Do I look Fat In These Pants?

Real Estate Agent with RE/MAX Compass, formerly RE/MAX WHP 0524642

"Do I look fat in these pants?"

"No dear, your backside isn't the size of a Buick LeSabre and the fact that you're wearing white won't accentuate your ripples and bulging thunder thighs and hippo hips. Not at all cupcake."


That's never going to happen, is it? The boyfriend or husband is almost always going to try and be polite.


What is showing feedback? When I get through showing a house I typically get an automated email asking for my "honest" feedback. I usually provide just that. My honest feedback. I'm not trying to make friends, hook-up for a date or kiss my wife's rear end. I'm actually trying to HELP the listing agent and seller. I want every  home in my market to sell. The more homes that sell, the happier I am. Business trickles around.

What bothers me is when sellers or Listing Agents get upset about my candid feedback. I might suggest that he home is overpriced. And I'll usually type it like this: "Home is overpriced for it's current condition, the carpet is filled with dog hair and fence is falling apart." That might sound stern, but it's factual information. The price comment is subjective, but it's me and my buyer's opinion. If you ask for opinions you should expect to hear all sorts of comments that you may not agree with.

There is no reason to become defensive, combative or dramatic because a showing agent tells it like it is.


If your house is gross, be prepared to be reminded about it.

If your house smells funky from cooking, be prepared to be told about it.

If your lawn looks like a jungle, expect negative comments.

If your house has loose pets, expect agents to either not show it or complain about it.

If your overzealous Seller is all in the way asking questions, expect the Buyer's Agent to be quick to point it out. 


Polite feedback doesn't help anyone.  Well, maybe with your spouse it does.


Posted by


Greg Nino
, Houston area Realtor®.
Helping residential buyers, sellers and tenants 7 days a week.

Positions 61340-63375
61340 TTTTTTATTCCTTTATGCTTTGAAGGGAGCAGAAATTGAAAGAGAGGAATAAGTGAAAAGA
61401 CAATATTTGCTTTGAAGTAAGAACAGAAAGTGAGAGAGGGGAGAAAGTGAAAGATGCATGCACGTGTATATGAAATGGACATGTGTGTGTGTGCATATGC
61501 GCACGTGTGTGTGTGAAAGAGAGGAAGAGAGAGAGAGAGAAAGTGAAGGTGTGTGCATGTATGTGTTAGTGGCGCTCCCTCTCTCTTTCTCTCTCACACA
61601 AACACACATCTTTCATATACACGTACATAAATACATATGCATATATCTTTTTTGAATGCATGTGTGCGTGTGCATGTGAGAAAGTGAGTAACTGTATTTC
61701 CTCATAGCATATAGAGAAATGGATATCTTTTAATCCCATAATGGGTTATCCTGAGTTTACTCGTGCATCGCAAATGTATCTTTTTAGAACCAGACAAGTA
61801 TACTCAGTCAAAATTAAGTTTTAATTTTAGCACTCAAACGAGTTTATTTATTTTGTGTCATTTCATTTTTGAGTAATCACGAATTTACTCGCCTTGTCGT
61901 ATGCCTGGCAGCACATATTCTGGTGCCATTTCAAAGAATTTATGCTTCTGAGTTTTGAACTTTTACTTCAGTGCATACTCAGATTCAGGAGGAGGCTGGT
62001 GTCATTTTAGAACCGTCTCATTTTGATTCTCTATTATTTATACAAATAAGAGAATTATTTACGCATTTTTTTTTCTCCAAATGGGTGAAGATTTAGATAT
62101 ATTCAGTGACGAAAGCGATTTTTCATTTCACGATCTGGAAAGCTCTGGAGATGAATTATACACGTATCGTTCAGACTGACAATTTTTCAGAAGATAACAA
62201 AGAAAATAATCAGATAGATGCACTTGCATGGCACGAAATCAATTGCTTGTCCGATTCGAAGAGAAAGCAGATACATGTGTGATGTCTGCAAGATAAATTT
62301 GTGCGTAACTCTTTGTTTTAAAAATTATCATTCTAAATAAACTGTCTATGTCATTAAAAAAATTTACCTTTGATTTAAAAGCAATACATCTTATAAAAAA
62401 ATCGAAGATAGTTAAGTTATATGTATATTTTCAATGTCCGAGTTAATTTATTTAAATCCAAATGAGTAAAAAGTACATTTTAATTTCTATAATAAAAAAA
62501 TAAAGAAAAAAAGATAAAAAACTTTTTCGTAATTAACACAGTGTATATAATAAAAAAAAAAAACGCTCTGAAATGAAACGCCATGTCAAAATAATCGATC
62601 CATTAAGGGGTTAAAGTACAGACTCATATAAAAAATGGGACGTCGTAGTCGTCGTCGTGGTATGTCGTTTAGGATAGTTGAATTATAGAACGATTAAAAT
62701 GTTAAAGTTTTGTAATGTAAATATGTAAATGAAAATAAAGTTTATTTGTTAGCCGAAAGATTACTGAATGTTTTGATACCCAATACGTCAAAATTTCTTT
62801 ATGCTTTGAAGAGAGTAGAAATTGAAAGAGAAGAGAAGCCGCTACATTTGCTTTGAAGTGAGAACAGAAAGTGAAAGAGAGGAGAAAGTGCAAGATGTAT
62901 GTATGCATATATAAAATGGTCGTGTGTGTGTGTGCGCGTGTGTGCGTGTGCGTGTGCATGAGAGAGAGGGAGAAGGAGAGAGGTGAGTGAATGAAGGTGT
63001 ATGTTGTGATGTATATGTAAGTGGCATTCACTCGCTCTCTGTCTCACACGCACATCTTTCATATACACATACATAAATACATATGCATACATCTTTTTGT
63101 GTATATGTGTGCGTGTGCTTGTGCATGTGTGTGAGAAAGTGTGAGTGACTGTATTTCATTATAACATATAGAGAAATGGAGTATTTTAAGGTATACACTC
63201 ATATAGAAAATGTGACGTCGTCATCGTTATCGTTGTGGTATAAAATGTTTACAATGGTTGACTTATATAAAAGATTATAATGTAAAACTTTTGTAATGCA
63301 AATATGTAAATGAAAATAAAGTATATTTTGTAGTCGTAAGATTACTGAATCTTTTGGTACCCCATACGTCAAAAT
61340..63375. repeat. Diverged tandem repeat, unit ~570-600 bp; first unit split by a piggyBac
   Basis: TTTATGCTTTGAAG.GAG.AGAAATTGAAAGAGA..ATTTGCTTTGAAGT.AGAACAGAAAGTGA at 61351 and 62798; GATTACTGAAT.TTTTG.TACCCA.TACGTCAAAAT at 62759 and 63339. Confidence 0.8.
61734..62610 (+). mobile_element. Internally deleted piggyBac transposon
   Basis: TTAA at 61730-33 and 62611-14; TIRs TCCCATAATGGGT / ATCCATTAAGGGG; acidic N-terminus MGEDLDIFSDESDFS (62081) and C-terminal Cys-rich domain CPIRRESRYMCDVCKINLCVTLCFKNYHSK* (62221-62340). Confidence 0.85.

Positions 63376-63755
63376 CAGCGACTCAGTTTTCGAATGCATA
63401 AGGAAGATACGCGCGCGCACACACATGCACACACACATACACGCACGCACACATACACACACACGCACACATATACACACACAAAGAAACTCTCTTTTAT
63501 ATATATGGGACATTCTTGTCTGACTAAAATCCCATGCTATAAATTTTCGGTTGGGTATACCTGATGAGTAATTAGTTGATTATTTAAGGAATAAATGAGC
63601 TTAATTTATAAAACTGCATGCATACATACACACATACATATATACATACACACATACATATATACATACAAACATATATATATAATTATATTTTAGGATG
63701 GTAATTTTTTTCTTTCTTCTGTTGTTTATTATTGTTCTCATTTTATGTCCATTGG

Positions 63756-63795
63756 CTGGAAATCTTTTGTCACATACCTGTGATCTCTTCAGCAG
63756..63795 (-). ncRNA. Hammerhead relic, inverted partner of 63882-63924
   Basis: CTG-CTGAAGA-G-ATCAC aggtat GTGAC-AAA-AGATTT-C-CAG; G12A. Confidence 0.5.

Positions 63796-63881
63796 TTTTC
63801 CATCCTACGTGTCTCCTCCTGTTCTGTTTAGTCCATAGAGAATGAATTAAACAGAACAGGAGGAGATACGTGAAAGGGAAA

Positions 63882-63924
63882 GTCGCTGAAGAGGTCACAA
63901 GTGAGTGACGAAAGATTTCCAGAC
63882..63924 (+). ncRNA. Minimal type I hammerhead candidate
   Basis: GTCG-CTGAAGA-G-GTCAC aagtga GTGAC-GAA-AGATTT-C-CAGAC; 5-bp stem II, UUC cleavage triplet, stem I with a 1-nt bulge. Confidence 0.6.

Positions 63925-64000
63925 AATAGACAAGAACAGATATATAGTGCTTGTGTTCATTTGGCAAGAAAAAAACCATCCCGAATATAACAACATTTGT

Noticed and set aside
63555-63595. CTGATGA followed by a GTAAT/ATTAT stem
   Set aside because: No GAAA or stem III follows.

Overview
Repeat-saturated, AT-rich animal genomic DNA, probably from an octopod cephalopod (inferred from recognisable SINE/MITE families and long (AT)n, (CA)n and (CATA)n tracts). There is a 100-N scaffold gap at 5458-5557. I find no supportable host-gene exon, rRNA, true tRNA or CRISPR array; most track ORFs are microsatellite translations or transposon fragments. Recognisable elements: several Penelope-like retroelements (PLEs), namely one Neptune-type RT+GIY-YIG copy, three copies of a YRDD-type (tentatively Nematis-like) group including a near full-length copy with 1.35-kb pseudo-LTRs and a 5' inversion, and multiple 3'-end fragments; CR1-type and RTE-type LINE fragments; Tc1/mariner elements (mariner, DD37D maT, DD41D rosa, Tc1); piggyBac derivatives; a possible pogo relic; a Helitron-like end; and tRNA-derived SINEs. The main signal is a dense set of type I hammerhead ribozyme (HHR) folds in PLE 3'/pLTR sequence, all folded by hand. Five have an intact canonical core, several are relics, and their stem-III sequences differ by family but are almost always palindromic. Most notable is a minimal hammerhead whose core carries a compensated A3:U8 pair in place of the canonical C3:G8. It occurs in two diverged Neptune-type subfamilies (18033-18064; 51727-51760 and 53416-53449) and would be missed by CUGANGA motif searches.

Available @ 832-298-8555 

RE/MAX Compass (Formerly RE/MAX WHP)




The information contained in this blog is believed to be reliable and while every effort is made to assure that the information is as accurate as possible, the author of this blog, and its comments disclaim any implied warranty or representation about it's accuracy, completeness or appropriateness for any particular purpose. All information is copywritten and the property of Greg Nino.  






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John Cannata
214-728-0449 - Frisco, TX
Texas Home Mortgage - Purchase or Refinance

Well, that is very true. As hurtful as it may seem, they want feedback so give it to them. And if you havent done anything about that funky smell... well then you deserve to hear how funky that house smells.

Aug 07, 2012 04:42 AM #52
Lou Zandy - Marco Island, FL


I do vacation rentals & appreciate true, honest feedback...

Thanks for sharing


Aug 07, 2012 04:43 AM #53
Pamela Seley
West Coast Realty Division - Murrieta, CA
Residential Real Estate Agent serving SW RivCo CA

The only feedback the sellers need is an offer. If they can't figure out their home smells like cat urine, then I don't know what to say.

Aug 07, 2012 04:43 AM #54
Amanda S. Davidson
Amanda Davidson Real Estate Group - Alexandria, VA
Alexandria Virginia Homes For Sale

Greg- I've experienced the same in regards to honest feedback. I welcome it because then I can bring my sellers to reality on their house but, agree if you can't handle it don't even send the feedback request.

Aug 07, 2012 05:40 AM #55
Melissa Marro
Keller Williams First Coast Realty - The Marro Team - Orange Park, FL
Jacksonville Real Estate and Home Staging

This is a FANTASTIC post! I wish more agents were honest about feedback. It would really help the seller (and sometimes the agent) to understand the reality of the situation. 

Aug 07, 2012 05:42 AM #56
Sharon Parisi
United Real Estate Dallas - Dallas, TX
Dallas Homes

Greg, once again you wonderful sense of humor helps to make a great point.  Honest feedback is a good thing for Sellers.

Aug 07, 2012 05:42 AM #57
Justin Peck
Miller Real Estate - Hastings, MI

Usually the sellers / agents who can not recieve honest feedback are the ones that are, shall we say, underperforming! They have so many overpriced listings, hardly any sales-with almost none of those sales being their own listings....etc. The ones that complain about our analysis are truly not in "selling" mode. Usually the seller is wanting to list and the listing agent is wanting a sign to show off their name!

Aug 07, 2012 06:06 AM #58
Nina Hollander
RE/MAX Executive | Charlotte, NC - Charlotte, NC
Your Charlotte/Ballantyne/Waxhaw/Fort Mill Realtor

Boy am I with you on this one. Here in the south everyone tries to be sooo polite... but it's not helping anyone sell their home if the feedback isn't open and honest and accurate. If you don't want honest feedback don't ask for it. But if I'm going to go to the trouble to provide feedback it will be exactly what it is, politely worded however.